The Nicholas Berg story


The Nicholas Berg story has been getting so much coverage by the rest of the blogosphere, it seems redundant for me to say much. See Allison on how the Iraqis knew Berg was Jewish and Meryl on what the mainstream media won’t cover. And of course, LGF has been all over the story.

The angles are many. The fact that Berg was Jewish and the fact that the mainstream media is burying that. The media’s fascination with gore and the almost exclusive focus on one man’s death while major horror stories are ignored. The reaction in the street and press of the Arab world, and the reaction in our own press and street. But I think the most significant part of this story was how Berg’s family rushed to blame Bush for his death, and how the wingnuts like Indymedia immediately jumped on the story:

The Chomsky types, perhaps feeling a nagging sense of latent guilt, could not wait to make it clear to everyone how horrified they were by the whole scene. However, their hatred is not motivated by a disgust of the hideous practice, nor the brutality of our Islamist enemy; it stems from the fact that the terrorists’ action makes it harder for the Left to place the blame for Berg’s death “where it belongs”: on the United States of America.

It can’t be too difficult to understand why a grieving family might lash out. For them I have little else other than sympathy. But for the conspiracy theorists who tried to make it seem as though the American administration, and not sadistic terrorists, were responsible for this gory act, my sympathy doesn’t extend quite that far. I have a very different reaction to them… one more characterized by contempt than by sympathy of any kind. It’s not such a stretch to see why the whole world thinks that “Bush is worse than Saddam”, with this kind of moral-equivalency nonsense floating around.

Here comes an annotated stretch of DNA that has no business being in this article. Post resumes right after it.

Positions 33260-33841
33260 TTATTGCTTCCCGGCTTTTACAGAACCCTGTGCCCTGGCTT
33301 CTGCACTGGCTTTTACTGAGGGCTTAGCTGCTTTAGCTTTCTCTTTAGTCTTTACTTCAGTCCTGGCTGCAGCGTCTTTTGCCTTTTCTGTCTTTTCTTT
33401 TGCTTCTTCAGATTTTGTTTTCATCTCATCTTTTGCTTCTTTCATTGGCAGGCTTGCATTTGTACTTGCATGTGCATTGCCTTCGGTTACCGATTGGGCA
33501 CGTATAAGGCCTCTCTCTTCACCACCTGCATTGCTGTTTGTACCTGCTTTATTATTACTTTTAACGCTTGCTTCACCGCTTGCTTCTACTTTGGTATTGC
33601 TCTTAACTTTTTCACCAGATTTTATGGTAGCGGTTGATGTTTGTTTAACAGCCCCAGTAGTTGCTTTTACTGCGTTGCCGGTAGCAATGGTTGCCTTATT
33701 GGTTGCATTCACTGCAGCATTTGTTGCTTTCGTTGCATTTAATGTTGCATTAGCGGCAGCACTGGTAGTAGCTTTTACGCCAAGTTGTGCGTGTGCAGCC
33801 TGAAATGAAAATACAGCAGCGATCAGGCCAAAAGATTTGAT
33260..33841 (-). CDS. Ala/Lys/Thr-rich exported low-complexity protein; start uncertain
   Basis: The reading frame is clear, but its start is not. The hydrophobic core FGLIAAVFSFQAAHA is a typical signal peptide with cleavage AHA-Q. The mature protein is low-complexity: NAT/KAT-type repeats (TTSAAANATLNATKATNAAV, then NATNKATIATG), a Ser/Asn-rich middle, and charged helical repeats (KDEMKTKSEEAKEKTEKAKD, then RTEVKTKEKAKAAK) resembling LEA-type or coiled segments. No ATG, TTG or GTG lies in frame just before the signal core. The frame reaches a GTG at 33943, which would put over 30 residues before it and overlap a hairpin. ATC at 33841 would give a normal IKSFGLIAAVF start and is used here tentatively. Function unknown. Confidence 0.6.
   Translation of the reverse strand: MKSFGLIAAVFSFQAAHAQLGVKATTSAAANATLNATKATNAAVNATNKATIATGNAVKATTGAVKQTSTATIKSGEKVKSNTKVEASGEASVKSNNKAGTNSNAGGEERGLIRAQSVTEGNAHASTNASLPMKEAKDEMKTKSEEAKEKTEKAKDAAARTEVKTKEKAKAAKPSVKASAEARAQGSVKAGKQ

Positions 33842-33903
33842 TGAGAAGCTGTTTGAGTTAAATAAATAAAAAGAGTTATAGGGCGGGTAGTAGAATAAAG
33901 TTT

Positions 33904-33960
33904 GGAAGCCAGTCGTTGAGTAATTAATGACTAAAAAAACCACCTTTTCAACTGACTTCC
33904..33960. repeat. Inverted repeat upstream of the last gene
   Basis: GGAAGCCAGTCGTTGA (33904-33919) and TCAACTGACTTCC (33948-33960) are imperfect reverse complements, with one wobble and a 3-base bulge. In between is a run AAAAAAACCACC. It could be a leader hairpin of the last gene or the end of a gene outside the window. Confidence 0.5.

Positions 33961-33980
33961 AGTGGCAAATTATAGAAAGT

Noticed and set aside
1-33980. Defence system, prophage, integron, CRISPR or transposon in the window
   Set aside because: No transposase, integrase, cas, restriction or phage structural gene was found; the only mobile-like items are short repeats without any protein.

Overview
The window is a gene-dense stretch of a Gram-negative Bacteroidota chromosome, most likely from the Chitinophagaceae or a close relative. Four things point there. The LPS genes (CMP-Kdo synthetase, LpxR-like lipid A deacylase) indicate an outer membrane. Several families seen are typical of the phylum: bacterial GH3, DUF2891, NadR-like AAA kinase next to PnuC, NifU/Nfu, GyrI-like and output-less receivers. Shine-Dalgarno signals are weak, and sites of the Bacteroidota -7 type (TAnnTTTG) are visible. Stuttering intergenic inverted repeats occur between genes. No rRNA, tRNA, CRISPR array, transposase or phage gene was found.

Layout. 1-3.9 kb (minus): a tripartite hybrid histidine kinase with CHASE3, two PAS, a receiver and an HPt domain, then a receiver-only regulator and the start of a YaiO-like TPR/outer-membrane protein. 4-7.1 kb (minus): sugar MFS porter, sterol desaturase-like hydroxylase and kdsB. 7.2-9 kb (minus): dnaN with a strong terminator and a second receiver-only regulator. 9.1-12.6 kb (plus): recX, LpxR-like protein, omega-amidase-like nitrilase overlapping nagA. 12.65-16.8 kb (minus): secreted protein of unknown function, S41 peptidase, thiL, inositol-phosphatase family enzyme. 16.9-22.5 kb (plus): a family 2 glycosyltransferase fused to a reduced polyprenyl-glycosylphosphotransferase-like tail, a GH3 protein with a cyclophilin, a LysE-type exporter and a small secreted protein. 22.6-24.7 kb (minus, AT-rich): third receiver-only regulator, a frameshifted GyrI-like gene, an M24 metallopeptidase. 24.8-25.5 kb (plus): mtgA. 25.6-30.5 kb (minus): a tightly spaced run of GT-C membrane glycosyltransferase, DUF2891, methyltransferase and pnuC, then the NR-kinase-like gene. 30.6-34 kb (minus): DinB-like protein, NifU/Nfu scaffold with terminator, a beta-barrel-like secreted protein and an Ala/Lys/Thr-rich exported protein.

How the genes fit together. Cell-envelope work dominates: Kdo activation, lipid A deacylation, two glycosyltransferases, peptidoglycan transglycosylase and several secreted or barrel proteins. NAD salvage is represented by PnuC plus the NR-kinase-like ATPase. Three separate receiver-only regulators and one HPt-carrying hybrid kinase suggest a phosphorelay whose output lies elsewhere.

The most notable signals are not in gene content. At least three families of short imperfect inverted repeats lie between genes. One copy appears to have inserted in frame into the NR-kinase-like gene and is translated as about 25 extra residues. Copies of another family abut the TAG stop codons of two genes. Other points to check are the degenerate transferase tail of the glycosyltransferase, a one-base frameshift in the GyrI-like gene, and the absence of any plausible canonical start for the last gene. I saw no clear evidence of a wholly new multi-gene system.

Update: As usual, Damian Penny put my thoughts into much better words than I could.

{ 1 comment… read it below or add one }

1 Hanthala 05.17.04 at 10:20 PM

Nigeria’s in Africa, of course we won’t hear much of what is going on and I’m (pleasantly) surprized to find you making this comment. Not unrelated to the “war on terror,” of course, though Kano’s history can’t be reduced to just that.


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